Change coming to Qantas carry-on rules
WANTAS domestic passengers will soon be able to board with a carry-on bag as heavy as 10kg after passengers complained the current 7kg restriction was too small.
From March 25, domestic travellers can bring on board a cabin bag weighing up to 10kg and a second bag weighing up to 4kg.
Currently, Qantas domestic passengers can board with two bags, both with a limit of 7kg, plus as small "personal item" bag, such as a handbag or slim laptop bag.
The total cabin baggage weight limit will still be 14kg per person, with the rule change essentially allowing one bag to be heavier than the second.
The physical size limits on cabin bags will remain the same.
News.com.au has contacted Qantas for comment.
The rule change follows a trial by Qantas over the summer that included weighing passengers' cabin bags and asking for feedback.
The airline found nine out of 10 travellers had under 10kg of cabin baggage in total.
Of those, about 40 per cent had bags weighing between 7kg and 10kg.
Qantas Domestic chief executive officer Andrew David said the changes gave customers more choice in how they used their 14kg allowance.
"Most customers on short business trips and weekends away only travel with one carry-on bag plus a small personal item," Mr David told The Australian.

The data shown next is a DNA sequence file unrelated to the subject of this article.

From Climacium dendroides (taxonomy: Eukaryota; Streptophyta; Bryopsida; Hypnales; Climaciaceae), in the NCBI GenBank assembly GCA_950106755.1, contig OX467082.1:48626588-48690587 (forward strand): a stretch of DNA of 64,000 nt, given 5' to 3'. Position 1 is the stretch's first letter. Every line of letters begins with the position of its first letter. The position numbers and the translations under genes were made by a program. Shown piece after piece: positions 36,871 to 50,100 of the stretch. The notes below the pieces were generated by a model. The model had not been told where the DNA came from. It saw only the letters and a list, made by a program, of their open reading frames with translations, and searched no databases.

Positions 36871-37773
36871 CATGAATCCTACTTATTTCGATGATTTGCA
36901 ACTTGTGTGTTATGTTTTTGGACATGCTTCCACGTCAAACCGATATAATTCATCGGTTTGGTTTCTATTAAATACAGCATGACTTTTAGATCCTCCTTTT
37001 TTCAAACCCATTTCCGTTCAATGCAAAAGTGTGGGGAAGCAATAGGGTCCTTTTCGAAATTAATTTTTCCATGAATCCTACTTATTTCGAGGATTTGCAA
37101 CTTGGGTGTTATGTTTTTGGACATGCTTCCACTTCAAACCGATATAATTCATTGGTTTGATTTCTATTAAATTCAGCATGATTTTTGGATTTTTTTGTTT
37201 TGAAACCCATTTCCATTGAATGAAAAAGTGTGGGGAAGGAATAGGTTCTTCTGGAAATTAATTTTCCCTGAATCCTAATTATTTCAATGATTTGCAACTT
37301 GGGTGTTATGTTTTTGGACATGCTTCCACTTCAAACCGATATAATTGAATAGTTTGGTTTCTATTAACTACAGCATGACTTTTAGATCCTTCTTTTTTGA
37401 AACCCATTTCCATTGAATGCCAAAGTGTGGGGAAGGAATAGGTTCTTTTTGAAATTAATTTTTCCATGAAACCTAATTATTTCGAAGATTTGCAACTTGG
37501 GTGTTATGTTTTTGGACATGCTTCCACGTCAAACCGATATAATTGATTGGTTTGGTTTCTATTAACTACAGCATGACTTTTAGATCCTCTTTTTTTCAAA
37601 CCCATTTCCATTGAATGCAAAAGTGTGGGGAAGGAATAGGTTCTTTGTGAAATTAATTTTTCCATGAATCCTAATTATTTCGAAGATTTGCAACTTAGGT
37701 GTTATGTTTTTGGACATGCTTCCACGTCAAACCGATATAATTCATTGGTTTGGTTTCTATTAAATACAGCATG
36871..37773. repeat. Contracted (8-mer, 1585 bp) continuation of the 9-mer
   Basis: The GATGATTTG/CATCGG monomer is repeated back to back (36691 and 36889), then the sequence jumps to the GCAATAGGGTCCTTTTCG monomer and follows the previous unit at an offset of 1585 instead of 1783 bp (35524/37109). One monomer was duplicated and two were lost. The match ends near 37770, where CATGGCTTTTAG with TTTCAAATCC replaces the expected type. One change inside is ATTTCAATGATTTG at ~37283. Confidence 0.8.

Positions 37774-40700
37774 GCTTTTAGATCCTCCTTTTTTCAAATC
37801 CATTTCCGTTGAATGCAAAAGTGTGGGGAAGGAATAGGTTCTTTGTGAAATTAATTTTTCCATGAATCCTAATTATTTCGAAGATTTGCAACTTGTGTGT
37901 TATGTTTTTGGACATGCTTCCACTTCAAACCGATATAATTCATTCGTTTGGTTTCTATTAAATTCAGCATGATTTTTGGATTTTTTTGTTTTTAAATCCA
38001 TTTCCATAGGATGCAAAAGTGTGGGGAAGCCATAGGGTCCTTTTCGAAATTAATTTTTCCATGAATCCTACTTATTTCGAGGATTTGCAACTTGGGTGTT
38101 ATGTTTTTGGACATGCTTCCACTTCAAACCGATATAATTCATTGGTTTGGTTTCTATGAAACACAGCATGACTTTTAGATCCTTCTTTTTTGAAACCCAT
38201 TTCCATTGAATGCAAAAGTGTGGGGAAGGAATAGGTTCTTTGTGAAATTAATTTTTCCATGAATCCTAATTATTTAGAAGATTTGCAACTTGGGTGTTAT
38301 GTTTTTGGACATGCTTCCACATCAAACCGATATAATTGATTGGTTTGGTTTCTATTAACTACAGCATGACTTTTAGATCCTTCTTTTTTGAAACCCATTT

"Focusing on the amount of baggage customers are bringing on board helps flights to depart on time."
Qantas and Virgin Australia announced in December they would start weighing the cabin bags of domestic passengers in a united front aimed at ridding oversized baggage from aircraft cabins.
Passengers can expect to have their carry-on bags weighed at various points in their journey, including at the check-in desk and the boarding gate, to ensure they comply with airlines' weight limits.
It brings the airlines in line with low-cost carriers Tigerair Australia and Jetstar, which already use scales to crack down on cabin baggage cheats.
Qantas said at the time it was enforcing the rules as increasingly heavy carry-on bags were causing injuries to passengers and cabin crew and holding up flights as passengers jostled to find space in cramped overhead compartments.
"Qantas offers the most generous amount of cabin baggage of any Australian airline, and we know customers like the convenience of not having to check in luggage. But we're getting feedback from regular flyers who say all customers need to be reminded about how much luggage they can take on-board," a Qantas spokesman told news.com.au.
"So we're renewing our focus to keep cabin baggage within the allowances and to ensure everyone has their fair share of space on-board.
"Ensuring that allowances are being followed will also help reduce delays during the boarding process and ensure an on-time departure.
"Cabin bins that are too full or bags that are too heavy can cause a safety risk for both customers and crew."